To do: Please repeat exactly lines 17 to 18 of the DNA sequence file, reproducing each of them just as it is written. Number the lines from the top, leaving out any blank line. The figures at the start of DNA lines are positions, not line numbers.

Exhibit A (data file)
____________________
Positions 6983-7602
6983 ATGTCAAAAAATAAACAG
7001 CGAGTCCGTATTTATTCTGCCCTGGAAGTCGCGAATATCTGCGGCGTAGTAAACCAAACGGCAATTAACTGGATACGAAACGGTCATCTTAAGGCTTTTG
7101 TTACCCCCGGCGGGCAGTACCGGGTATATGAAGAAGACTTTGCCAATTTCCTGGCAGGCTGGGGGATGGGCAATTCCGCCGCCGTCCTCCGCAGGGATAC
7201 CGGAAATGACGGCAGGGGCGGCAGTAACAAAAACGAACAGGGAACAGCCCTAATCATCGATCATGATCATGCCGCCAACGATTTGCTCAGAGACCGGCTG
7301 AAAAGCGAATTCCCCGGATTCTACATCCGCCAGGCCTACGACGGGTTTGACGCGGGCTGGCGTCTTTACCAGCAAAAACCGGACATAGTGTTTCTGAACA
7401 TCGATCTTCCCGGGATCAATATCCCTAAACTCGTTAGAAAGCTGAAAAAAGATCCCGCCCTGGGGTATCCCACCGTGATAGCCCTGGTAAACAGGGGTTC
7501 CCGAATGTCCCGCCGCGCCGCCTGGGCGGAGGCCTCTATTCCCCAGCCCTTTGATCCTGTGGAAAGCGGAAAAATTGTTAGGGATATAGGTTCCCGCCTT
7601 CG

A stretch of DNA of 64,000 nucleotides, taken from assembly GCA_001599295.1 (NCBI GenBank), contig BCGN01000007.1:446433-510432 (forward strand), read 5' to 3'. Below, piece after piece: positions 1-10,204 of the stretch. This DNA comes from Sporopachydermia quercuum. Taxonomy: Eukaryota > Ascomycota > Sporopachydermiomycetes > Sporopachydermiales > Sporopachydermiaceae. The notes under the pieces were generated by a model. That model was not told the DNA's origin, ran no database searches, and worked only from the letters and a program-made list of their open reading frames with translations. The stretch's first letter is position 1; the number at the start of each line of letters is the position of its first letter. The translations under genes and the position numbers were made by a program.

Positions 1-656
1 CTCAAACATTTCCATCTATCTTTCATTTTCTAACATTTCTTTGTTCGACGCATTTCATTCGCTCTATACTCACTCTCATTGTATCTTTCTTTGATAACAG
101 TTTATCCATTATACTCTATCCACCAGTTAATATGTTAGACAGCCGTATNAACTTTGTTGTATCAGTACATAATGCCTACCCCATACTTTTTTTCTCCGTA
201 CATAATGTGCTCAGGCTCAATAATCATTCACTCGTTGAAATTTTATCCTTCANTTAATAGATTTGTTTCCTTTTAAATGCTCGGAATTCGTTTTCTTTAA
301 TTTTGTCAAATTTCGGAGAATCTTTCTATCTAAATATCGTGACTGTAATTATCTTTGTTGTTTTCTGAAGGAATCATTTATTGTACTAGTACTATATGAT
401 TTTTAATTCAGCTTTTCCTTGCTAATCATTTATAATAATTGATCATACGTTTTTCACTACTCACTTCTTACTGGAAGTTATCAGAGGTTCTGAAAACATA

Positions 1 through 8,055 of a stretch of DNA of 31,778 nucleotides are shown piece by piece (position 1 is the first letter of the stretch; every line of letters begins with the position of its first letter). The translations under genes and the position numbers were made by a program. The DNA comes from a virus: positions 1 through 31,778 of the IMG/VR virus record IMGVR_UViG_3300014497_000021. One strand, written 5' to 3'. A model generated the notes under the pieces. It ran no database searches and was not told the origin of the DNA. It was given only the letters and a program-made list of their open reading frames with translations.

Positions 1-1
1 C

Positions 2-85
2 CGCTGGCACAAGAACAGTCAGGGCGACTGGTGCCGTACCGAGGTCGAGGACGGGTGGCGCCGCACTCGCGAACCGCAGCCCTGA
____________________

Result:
Positions 1 through 8,055 of a stretch of DNA of 31,778 nucleotides are shown piece by piece (position 1 is the first letter of the stretch; every line of letters begins with the position of its first letter). The translations under genes and the position numbers were made by a program. The DNA comes from a virus: positions 1 through 31,778 of the IMG/VR virus record IMGVR_UViG_3300014497_000021. One strand, written 5' to 3'. A model generated the notes under the pieces. It ran no database searches and was not told the origin of the DNA. It was given only the letters and a program-made list of their open reading frames with translations.

Positions 1-1